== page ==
Home > Top Ten > Top Ten: Things We Love About Having A Large Family – Special Surprise Addition

Top Ten: Things We Love About Having A Large Family – Special Surprise Addition

I recently had to disclose to a dental assistant that I couldn’t have x-rays done because I’m pregnant. She asked, “Oh, is it your first?” “No, my fourth, actually,” I replied. “You need to stop that,” she said. “Excuse me?” “You need to stop that! What do you have?” “Two boys and a girl so far,” I replied. “Well, I hope you have a girl so you can even things out,” she said conversationally and left the room.

We debated about waiting longer to announce this pregnancy, mainly because we wanted to hold on to our joy and excitement before all the remarks, advice and judgment came into play. Don’t get me wrong, we still feel darn excited! But no matter how little it actually matters, it’s hard not to care about what others think or say, especially if they are people you regularly bump into, friends or even family members who think they have the “right” number of children figured out.

Parents with 3 or more children have all probably experienced this issue to some degree and let’s face it, 3 kids in NYC is comparable to 7+ in other parts of the country (3 children? when are you moving to Jersey?). But the criticism dial is only turned up further when one of your children is disabled.

So, I’m pregnant. Again. My husband is super, duper excited. We planned for it and had fun trying. So before you shake your head and say “what are they thinking?” I’ll just beat you to the punch and tell you. Today’s Top Ten is about all of the positive things we experience and all of the reasons we love our large and growing family.


1. Affection. Lots of kisses, hugs and cuddles, anytime, anyplace.

2. Social Skills. Learning to get along, compromise and try new approaches in a non-threatening, noncompetitive, safe environment. It’s always better to find out that sitting on someone’s head is not an acceptable way to get your toy back when that someone is related to you. It’s also better to be shamed into sitting through “The Birthday Song” by your two year old sister than by a classmate. Trust me on this one.

3. Pride. There is always something to celebrate. Between major holidays, birthdays, graduations, milestones, baptisms, first communions, recitals, sports games, report cards, and new babies, it seems that hardly a day goes by where we don’t feel proud of something. As an added bonus, we all are able to experience happiness for someone else’s success.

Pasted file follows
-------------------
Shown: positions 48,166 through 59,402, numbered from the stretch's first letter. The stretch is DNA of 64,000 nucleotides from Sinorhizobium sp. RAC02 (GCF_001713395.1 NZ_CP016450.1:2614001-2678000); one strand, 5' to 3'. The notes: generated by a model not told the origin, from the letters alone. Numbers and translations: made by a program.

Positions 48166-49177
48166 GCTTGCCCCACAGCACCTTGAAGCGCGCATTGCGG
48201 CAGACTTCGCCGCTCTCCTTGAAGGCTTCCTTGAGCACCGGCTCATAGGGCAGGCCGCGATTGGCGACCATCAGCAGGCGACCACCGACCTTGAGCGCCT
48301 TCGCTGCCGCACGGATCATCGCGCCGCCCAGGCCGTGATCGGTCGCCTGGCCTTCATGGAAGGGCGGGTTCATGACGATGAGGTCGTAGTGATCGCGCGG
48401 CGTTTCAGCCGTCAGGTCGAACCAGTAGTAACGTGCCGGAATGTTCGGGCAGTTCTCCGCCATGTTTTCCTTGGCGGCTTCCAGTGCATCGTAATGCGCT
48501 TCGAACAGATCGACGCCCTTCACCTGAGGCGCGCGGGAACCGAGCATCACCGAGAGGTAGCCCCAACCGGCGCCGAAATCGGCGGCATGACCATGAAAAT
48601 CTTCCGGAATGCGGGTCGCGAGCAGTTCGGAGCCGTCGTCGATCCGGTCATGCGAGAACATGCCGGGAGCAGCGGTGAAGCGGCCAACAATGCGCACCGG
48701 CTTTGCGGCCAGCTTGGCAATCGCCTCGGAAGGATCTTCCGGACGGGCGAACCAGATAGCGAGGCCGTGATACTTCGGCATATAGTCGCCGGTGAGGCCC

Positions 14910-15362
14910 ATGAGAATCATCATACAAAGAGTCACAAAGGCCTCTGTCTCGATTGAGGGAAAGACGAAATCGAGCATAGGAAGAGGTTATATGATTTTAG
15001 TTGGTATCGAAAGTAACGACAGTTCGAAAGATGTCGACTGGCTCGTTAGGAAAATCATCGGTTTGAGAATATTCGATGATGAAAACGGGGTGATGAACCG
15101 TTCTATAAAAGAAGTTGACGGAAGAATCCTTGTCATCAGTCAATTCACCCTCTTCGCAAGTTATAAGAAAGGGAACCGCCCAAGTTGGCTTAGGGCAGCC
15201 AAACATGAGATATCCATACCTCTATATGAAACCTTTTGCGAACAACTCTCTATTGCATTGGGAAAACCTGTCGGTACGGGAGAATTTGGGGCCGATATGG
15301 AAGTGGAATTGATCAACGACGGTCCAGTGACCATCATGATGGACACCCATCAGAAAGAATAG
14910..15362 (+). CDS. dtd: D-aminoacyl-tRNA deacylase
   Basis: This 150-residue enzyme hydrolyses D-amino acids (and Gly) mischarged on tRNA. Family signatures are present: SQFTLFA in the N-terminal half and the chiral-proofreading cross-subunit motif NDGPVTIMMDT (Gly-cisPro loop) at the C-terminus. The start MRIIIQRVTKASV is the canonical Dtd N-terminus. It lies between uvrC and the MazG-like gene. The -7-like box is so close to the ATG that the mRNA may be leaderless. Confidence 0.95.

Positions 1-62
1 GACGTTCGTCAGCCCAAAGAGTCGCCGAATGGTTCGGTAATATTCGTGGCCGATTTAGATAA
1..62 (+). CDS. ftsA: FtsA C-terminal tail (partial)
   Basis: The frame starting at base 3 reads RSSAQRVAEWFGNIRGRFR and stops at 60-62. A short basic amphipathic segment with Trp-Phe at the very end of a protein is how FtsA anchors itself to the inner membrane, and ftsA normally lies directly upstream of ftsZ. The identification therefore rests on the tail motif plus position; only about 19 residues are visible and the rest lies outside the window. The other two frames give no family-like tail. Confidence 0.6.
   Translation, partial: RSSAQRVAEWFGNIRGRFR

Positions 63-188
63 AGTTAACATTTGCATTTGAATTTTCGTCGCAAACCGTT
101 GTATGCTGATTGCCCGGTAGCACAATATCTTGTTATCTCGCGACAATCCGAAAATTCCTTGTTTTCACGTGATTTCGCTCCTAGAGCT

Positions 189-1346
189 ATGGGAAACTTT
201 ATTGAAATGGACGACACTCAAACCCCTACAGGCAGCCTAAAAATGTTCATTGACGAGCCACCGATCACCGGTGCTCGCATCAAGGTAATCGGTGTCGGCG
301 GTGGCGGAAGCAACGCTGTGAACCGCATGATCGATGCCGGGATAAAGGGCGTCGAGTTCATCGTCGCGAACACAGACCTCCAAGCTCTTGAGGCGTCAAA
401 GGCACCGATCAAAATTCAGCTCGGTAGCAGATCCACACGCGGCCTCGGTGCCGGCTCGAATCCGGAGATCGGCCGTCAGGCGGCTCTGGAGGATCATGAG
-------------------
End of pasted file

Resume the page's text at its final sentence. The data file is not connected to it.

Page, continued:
4. Company. We’re never lonely. Morning or night, bathroom, bedroom or shower. We’re never. Ever. Alone.

5. Friends. Siblings make great friends (except for when they don’t). They have each other to play with now and they will have each other when they grow up. With four younger siblings I have been able to experience this relationship journey several times now, and I still can’t believe what we did to each other and still ended up the closest of friends. On the flip side, nothing bonds two adults together like chatting about baby poop. We have met some of our best friends through our children.

6. Relaxation. No, I’m not kidding. What I mean is loosening expectations, loosening up in general. With our first child, if a pacifier fell on the ground it was immediately tossed or set aside for deep cleaning. By our third, the pacifier was casually dusted on a pant leg before being reinserted. We had one hell of a diaper bag with baby #1. By baby #3 a couple of diapers, a handful of wipes and some kind of receiving blanket (or jacket in desperate moments) was all that was needed for any trips under 5 hours.

7. Happiness. Giggles, squealing and laughter are easy to come by at our house. Quiet is overrated.

8. Responsibility and Teamwork. Many hands make the work light (and many hands make a lot of work to divvy up!).

9. Independence. When I was 9 months pregnant with my 3 year old, James was still terrified of sleeping alone. So each and every night until the night I gave birth, I would lay down on the floor next to his bed until he fell asleep, the greatest challenge being to stay awake long enough to get off of the floor for the night! The day I came home from the hospital that routine ended. James was forced to learn some independence, and though it was a difficult couple of weeks the experience was worth its weight in diapers. Lots and lots of diapers.

10. Boredom Busters. If you’re bored with this many people around, it’s obviously your own fault.

11. Diet and Exercise. When feeding children, eating healthy suddenly seems more important to pass on as a habit. Who wants to shovel empty fat and calories into those innocent, doe-eyed tattletales (Mom gave us ice cream for dinner today!)? I never get to finish a meal without getting up from the table 14 times. Or should I say 14 reps? Other times, someone eats half of my food. Or should I say portion control?

12. Empathy and Kindness. Certainly our younger children will all have a uniquely personal experience in learning compassion for others who are disabled, mentally handicapped or a little different. It is one of my greatest wishes that they feel (and appreciate) the same no-strings-attached, always forgiving, always accepting, constant love from James that we do.


Sorry, I couldn’t help myself – there’s a few extra items on the list tonight. But seriously, what’s wrong with a few extra?

  1. Ed gerrity
    February 25, 2012 at 6:58 pm

    I would’ve given that dental assistant a piece of my mind. Congrats on a new baby!

  2. I. Blandon
    February 22, 2012 at 8:20 pm

    What a Blessing! Congratulations, the siblings will always have the bond and each other.!

  3. Brigid
    February 22, 2012 at 3:08 pm

    I could not agree more!

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